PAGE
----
Your application has a need for random numbers. You must figure out what you need to do to get adequate randomness as cheaply as possible, yet still meet your security properties. To do that, you need to understand what kinds of options are available to you and what the trade-offs are.
There are essentially three classes of solutions:
More properly, these are noncryptographic pseudo-random number generators. You should generally assume that an attacker could predict the output of such a generator.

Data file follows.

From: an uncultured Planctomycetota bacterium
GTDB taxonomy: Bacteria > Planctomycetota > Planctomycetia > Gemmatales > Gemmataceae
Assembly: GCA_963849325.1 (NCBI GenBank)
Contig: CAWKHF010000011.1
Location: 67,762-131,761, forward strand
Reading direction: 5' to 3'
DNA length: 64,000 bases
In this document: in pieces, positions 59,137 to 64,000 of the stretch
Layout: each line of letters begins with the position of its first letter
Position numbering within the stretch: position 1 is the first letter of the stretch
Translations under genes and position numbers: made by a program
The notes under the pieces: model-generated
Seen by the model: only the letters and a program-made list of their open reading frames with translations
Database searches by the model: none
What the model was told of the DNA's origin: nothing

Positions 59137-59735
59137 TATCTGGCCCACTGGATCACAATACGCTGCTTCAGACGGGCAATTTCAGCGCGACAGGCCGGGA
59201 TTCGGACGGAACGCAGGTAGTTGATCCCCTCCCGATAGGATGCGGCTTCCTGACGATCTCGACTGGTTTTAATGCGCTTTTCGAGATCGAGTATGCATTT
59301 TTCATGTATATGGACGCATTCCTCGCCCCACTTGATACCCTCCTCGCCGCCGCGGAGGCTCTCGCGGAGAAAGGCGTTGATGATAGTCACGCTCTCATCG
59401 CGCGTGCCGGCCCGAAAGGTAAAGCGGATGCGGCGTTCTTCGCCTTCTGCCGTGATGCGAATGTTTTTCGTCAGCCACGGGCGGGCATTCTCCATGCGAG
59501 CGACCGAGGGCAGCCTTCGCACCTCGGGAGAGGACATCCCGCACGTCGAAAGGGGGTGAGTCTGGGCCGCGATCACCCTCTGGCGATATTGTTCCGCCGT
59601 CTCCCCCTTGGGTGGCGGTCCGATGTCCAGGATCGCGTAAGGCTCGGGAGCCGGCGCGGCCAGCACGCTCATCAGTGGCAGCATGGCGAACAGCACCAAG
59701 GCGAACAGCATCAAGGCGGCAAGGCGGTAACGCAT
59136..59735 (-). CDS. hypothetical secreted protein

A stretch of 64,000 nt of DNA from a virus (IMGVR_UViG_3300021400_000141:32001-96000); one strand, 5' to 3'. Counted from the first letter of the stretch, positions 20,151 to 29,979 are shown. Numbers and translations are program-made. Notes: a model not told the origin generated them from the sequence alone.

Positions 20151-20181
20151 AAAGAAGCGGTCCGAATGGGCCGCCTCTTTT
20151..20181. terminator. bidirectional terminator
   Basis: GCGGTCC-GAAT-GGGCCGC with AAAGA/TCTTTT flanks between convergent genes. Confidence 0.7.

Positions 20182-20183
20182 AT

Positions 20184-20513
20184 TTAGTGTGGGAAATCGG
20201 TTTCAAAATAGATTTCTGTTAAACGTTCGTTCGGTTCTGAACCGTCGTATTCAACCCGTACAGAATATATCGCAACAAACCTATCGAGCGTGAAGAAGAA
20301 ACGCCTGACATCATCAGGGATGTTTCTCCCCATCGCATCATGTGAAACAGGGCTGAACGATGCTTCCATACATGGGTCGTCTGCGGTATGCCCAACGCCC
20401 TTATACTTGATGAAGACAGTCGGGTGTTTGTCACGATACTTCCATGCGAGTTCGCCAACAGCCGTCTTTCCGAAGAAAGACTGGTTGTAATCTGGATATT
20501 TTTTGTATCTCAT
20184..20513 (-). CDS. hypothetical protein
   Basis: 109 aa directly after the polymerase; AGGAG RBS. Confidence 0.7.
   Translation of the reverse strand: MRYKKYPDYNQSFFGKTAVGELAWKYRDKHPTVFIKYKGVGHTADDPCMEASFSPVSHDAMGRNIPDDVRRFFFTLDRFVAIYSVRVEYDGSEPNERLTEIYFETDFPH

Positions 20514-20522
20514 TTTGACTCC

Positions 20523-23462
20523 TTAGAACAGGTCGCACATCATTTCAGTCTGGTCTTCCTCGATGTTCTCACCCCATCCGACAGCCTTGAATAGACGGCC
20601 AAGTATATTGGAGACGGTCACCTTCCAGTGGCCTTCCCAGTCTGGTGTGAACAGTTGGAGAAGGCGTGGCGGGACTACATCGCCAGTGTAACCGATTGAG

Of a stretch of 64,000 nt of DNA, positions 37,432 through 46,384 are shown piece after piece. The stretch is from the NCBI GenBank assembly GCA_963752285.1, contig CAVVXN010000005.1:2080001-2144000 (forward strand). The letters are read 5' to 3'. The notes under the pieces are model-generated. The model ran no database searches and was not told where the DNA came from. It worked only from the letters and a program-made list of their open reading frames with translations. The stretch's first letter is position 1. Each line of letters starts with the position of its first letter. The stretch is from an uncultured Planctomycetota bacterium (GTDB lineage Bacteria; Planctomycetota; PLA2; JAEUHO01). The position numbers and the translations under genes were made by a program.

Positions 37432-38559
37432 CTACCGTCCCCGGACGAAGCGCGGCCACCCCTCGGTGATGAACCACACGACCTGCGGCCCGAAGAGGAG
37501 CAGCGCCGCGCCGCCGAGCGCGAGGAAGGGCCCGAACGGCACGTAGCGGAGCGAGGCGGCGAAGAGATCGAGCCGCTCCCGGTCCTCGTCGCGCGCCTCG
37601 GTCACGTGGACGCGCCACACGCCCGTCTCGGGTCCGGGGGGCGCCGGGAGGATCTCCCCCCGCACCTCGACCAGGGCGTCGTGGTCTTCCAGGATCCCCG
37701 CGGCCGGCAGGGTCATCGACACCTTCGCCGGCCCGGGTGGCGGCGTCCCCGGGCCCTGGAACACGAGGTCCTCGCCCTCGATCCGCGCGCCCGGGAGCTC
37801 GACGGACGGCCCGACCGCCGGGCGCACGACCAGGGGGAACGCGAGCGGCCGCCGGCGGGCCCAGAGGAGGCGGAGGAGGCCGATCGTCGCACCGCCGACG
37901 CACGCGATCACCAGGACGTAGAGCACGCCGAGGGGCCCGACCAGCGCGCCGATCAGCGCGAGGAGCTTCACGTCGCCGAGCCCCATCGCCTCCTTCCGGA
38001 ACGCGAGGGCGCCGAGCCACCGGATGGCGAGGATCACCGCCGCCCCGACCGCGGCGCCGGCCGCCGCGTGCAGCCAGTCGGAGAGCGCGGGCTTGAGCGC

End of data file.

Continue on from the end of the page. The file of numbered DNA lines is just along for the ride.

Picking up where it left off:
These take a single secure seed and produce as many unguessable random numbers from that seed as necessary. Such a solution should be secure for most uses as long as a few reasonable conditions are met (the most important being that they are securely seeded).
These are sometimes “true” random number generators—although they really just try to gather entropy from other sources and present it directly. They are expected to be secure under most circumstances, but are generally incredibly slow to produce data.
For general-purpose use, the second solution is excellent. Typically, you will need entropy (i.e., truly random data) to seed a cryptographic pseudo-random number generator and will not need it otherwise, except in a few specific circumstances, such as when generating long-term keys.
You should generally avoid the ...